Submitted to: Journal of Nematology
Publication Type: Peer Reviewed Journal
Publication Acceptance Date: November 5, 1998
Publication Date: N/A
Interpretive Summary: Root-knot nematodes are important pests of peach in the United States and other parts of the world if not controlled. Meloidogyne incognita and M. javanica are the predominant species on peach. Nemaguard peach rootstock is resistant to these 2 nematode species, but planting Nemaguard on orchard sites infested with both Meloidogyne sp. and ring nematode has proven to be futile for the peach industry in the Southeast. Lovell rootstock is recommended in situations where both root-knot and ring nematodes occur, even though Lovell is susceptible to root knot nematode. Finding a rootstock superior to Lovell that survives on peach tree short life sites, induced by ring nematode and also is root knot nematode resistant, would be of great value to the peach industry throughout the Southeast. Such a rootstock BY520-9 (Guardian), was identified in 1991 as providing greater peach tree short life tree survival than Lovell. Unfortunately, grower demand resulted in commercial release of Guardian before all root knot nematode evaluation testing had been examined critically. Current studies that Guardian was not a suitable host to M. incognita and M. javanica and that the mechanism of resistance to M. incognita was the result of the nematode not being able to complete its life cycle. These data provide useful insights into the potential utilization of Guardian rootstock in peach orchards infested with root knot nematode. Furthermore, these data were necessary for providing a complete understanding of how the two commercial Guardian seed sources, USDA Byron and Clemson University, did not differ in resistance to the two root knot nematode isolates found in the Southeast.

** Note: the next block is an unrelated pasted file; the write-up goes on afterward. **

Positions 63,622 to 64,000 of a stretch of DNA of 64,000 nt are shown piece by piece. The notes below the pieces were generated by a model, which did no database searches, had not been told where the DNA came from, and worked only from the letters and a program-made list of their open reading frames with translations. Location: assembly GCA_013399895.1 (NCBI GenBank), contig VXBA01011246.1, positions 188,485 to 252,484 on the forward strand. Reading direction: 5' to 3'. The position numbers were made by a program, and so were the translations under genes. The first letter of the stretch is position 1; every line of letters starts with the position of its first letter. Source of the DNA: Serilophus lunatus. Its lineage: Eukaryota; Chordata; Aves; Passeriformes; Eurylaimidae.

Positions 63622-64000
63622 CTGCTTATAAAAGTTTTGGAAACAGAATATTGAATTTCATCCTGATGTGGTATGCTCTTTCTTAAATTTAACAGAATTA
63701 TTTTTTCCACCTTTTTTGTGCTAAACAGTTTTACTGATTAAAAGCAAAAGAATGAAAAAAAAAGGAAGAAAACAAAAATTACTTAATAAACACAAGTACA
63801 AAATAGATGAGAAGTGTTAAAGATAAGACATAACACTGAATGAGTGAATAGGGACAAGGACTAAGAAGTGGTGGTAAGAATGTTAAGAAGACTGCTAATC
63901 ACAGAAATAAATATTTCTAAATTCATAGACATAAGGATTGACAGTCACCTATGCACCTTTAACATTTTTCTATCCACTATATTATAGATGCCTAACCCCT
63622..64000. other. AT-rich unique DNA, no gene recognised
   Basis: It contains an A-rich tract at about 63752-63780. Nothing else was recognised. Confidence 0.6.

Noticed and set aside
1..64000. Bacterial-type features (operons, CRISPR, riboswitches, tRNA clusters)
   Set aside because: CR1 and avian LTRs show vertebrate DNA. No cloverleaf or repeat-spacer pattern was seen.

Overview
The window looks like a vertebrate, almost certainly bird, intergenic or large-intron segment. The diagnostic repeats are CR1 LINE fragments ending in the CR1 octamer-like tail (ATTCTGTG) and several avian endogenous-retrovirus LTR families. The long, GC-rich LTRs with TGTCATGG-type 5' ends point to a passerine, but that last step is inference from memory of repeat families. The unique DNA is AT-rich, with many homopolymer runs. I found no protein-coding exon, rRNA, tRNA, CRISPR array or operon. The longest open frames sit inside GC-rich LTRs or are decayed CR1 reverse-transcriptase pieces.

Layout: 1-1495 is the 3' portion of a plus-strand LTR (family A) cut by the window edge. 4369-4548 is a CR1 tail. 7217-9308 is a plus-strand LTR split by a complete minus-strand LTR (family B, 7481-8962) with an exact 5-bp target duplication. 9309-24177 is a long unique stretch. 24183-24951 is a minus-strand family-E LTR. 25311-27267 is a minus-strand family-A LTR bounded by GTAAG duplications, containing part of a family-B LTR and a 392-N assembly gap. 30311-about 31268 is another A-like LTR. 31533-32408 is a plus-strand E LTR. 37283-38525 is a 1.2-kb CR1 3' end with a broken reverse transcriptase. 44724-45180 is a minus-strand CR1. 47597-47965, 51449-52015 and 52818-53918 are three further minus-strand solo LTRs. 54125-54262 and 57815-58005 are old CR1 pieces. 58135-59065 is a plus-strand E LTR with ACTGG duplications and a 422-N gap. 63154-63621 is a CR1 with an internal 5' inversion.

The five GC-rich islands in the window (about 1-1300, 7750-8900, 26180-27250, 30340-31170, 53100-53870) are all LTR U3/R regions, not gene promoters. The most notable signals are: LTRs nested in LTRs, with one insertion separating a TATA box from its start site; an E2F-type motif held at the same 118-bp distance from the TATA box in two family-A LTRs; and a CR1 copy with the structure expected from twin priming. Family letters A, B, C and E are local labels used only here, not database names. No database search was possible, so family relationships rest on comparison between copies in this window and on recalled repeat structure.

Technical Abstract: Guardian peach rootstock was evaluated for susceptibility to Meloidogyne incognita race 3 (Georgia-peach isolate) and M. javanica in the greenhouse. Both commercial Guardian seed sources tested were poor hosts to M. incognita and M. javanica. Reproduction as indicated by number of egg masses and eggs per plant, eggs per egg mass, and eggs per gram of root was a better measure of host resistance than number of root galls per plant. Penetration, development and reproduction of M. incognita in Guardian (resistant) and Lovell (susceptible) peach were also studied in the greenhouse. Differences in susceptibility were not attributed to differential degrees in penetration by the infective stage juveniles or the number of root galls per plant. Results indicate that M. incognita infective stage J2's penetrate Guardian roots, root gall formation occurs, but the majority of the nematodes fail to reach maturity and reproduce.